Are COVID Restrictions the Cause of “Excess Deaths”?
By Levi Minderhoud
Soon after governments first introduced restrictions to combat the transmission of COVID-19, many people asked whether these measures would do more harm than good. We encouraged you to send an EasyMail to provincial legislators urging them not to neglect the impact of provincial policies on loneliness, substance abuse, domestic violence, economic dependency, among other problems. We have been worried that such restrictions may cause harm or even deaths through their unintended consequences. Many of you answered the call.
Have there been “excess deaths” in Canada?
Provincial governments and Statistics Canada have tracked monthly deaths in Canada for decades. Thus, it is easy to see whether death rates in a province have risen. We also know the number of COVID-related deaths in each province in each month. Everything else being equal, we should expect the number of people who died in, say, British Columbia in mid-March to April to be equal to the average number of people who die in British Columbia in mid-March to April in the past years plus any COVID deaths.
Unfortunately, everything else is not equal. Although 99 people died due to COVID-19 in the six weeks in mid-March to April, there were 386 more deaths than usual. This means that there were 287 non-COVID “excess deaths” during that time period in British Columbia.
This is not unique to British Columbia. Between February and May, there were 493 non-COVID excess deaths in Alberta. The final mortality tally has not been tabulated in Ontario and Quebec, but Statistics Canada says there are “early indications of excess mortality” in Ontario soon after COVID restrictions and lockdowns were enacted.
The cause of “excess deaths” is not known with certainty
I am not saying that all of these “excess deaths” have been directly or even indirectly caused by governmental restrictions or lockdowns. These deaths may have occurred entirely by coincidence, though that seems very unlikely. Many of the deaths could have also been due to individuals’ voluntary responses to the virus. For example, although governments did not close emergency rooms during the pandemic, the number of ER visits plummeted during the pandemic. Some people undoubtedly passed away because they were afraid to visit the ER during this time period. Still other excess deaths may actually have been caused by COVID directly, where the person was never diagnosed with COVID. In other words, it’s possible the virus killed more people than we think.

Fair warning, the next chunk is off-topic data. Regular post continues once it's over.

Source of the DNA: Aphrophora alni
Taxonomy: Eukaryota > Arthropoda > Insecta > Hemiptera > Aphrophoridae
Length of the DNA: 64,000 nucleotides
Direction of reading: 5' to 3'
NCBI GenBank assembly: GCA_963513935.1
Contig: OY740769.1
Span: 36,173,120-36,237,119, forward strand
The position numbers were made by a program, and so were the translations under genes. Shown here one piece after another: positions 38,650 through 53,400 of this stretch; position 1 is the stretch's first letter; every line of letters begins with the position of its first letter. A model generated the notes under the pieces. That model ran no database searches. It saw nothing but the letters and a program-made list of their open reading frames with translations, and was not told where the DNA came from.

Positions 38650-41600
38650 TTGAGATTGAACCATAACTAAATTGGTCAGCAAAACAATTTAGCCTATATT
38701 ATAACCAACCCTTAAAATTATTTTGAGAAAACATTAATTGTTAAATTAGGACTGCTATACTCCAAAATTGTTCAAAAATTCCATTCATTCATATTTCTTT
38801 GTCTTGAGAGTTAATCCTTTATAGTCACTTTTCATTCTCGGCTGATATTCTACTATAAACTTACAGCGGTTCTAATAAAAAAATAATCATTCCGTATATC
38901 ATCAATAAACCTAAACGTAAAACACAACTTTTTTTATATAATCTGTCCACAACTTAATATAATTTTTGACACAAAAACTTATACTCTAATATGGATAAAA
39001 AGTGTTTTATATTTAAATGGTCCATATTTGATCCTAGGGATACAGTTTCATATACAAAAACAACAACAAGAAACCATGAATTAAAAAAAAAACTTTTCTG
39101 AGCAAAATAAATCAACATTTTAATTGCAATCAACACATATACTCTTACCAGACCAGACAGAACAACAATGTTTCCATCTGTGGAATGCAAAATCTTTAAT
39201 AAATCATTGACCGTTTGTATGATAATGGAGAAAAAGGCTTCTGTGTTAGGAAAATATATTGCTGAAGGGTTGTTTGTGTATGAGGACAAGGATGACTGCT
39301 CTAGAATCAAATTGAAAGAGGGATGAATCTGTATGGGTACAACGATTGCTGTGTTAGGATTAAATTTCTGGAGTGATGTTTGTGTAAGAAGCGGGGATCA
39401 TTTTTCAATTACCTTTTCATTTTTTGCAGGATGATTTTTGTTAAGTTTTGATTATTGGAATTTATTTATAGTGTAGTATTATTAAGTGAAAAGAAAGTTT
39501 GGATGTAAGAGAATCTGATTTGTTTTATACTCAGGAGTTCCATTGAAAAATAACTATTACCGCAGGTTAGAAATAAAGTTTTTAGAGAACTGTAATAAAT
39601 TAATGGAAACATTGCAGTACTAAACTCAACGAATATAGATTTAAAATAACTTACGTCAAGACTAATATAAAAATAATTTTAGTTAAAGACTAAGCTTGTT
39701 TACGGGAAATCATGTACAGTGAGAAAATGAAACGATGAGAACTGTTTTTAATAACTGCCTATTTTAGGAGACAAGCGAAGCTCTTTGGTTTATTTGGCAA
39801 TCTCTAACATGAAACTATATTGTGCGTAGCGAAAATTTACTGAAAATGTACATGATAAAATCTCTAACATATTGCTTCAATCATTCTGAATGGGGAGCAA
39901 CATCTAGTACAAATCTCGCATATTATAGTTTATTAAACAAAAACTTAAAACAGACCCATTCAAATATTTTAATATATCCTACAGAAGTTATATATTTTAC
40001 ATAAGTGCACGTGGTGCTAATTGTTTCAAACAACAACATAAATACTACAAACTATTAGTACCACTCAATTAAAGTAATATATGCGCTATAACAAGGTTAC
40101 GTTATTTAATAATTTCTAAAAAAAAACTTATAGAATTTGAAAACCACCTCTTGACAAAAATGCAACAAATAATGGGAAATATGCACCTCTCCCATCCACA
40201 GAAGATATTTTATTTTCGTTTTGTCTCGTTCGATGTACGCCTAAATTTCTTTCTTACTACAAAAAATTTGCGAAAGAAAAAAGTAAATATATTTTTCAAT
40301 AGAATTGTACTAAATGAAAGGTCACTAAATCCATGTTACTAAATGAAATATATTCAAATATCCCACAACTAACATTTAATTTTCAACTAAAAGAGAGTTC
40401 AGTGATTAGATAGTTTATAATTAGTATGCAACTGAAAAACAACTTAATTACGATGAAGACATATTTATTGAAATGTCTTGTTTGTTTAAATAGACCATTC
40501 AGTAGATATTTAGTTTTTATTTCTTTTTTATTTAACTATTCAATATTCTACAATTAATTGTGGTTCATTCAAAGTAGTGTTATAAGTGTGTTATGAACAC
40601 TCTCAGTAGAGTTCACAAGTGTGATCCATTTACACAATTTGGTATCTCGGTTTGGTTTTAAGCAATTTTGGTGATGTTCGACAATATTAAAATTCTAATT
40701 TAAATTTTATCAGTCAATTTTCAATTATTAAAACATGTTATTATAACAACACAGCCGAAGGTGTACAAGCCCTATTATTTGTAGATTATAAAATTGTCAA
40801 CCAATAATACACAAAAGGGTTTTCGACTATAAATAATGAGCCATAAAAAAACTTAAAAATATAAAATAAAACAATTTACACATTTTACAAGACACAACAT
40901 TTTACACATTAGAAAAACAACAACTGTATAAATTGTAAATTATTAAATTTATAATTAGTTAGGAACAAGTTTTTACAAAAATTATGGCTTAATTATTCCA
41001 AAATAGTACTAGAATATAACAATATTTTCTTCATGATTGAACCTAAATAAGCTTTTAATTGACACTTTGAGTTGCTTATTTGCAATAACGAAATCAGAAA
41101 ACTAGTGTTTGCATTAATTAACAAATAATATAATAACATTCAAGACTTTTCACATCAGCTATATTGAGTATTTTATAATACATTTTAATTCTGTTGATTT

I am also not saying that all governmental restrictions and lockdowns do more harm than good. In the complete absence of a public health response by provincial governments, thousands of more people may have contracted COVID-19 and passed away from the virus. Such an outcome was certainly widely predicted by public health experts, statisticians, and models. Although there may be good cause to doubt the assumptions that undergirded these predictions, it is impossible to know exactly how many lives have been saved by these restrictions and lockdowns.
Governments must consider possible unintended consequences
What I am saying is that governments of all stripes must consider the possible unintended consequences of their actions. Thus far, I have seen no modelling or concrete evaluations by provincial governments on the effect of restrictions and lockdowns on, say, drug use. Yet, June was the worse month on record for drug overdose deaths in British Columbia, many of which may have been spurred by loneliness and isolation exacerbated by provincial government policies. Similar spikes in suicide rates or spousal abuse or postponed surgeries or delayed diagnoses may also be directly attributable to COVID-19 restrictions.
Based on the number of excess deaths reported by Statistics Canada, I think that it is likely that provincial restrictions and lockdowns have caused real harm to thousands of Canadians. As borne out by the data, this harm isn’t some mere emotional or mental hardship or even physical hurt; people have died.
Politicians, public health officials, the media, the society at large, and even Christians as well often have very limited attention spans. We focus on one problem to the exclusion of others for one moment and then we refocus on another problem the next. A COVID obsession may make us forget that our nation is aborting thousands of babies and euthanizing hundreds of adults every month, damaging children’s bodies through sex-change treatments, incurring hundreds of billions of dollars in debt, undermining marriage and family, and allowing rampant pornography creation and consumption, among other issues. Let us put all these things into their proper, eternal perspective and continue to fight the good fight.
Levi Minderhoud is the British Columbia Manager for ARPA Canada